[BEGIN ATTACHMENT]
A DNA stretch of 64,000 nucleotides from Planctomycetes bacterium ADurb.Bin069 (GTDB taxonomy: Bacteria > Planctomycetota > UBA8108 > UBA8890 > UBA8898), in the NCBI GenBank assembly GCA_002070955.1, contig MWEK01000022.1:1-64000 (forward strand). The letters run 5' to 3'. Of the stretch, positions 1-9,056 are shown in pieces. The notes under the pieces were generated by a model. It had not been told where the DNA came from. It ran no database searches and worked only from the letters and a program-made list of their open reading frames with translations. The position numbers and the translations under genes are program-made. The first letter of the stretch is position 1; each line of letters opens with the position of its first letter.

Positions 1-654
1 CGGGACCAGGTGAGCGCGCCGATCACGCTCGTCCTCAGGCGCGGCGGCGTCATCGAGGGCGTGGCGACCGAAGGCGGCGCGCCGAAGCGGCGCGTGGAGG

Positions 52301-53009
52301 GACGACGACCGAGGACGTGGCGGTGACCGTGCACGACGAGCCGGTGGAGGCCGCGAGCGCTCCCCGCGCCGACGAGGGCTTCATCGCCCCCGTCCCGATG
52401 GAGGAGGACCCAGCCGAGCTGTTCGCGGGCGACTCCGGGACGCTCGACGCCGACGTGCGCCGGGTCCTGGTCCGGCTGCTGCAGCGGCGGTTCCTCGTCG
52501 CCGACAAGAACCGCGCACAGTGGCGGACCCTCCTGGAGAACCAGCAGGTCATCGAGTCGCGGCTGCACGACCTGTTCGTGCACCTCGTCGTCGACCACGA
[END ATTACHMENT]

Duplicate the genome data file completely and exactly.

A DNA stretch of 64,000 nucleotides from Planctomycetes bacterium ADurb.Bin069 (GTDB taxonomy: Bacteria > Planctomycetota > UBA8108 > UBA8890 > UBA8898), in the NCBI GenBank assembly GCA_002070955.1, contig MWEK01000022.1:1-64000 (forward strand). The letters run 5' to 3'. Of the stretch, positions 1-9,056 are shown in pieces. The notes under the pieces were generated by a model. It had not been told where the DNA came from. It ran no database searches and worked only from the letters and a program-made list of their open reading frames with translations. The position numbers and the translations under genes are program-made. The first letter of the stretch is position 1; each line of letters opens with the position of its first letter.

Positions 1-654
1 CGGGACCAGGTGAGCGCGCCGATCACGCTCGTCCTCAGGCGCGGCGGCGTCATCGAGGGCGTGGCGACCGAAGGCGGCGCGCCGAAGCGGCGCGTGGAGG

Positions 52301-53009
52301 GACGACGACCGAGGACGTGGCGGTGACCGTGCACGACGAGCCGGTGGAGGCCGCGAGCGCTCCCCGCGCCGACGAGGGCTTCATCGCCCCCGTCCCGATG
52401 GAGGAGGACCCAGCCGAGCTGTTCGCGGGCGACTCCGGGACGCTCGACGCCGACGTGCGCCGGGTCCTGGTCCGGCTGCTGCAGCGGCGGTTCCTCGTCG
52501 CCGACAAGAACCGCGCACAGTGGCGGACCCTCCTGGAGAACCAGCAGGTCATCGAGTCGCGGCTGCACGACCTGTTCGTGCACCTCGTCGTCGACCACGA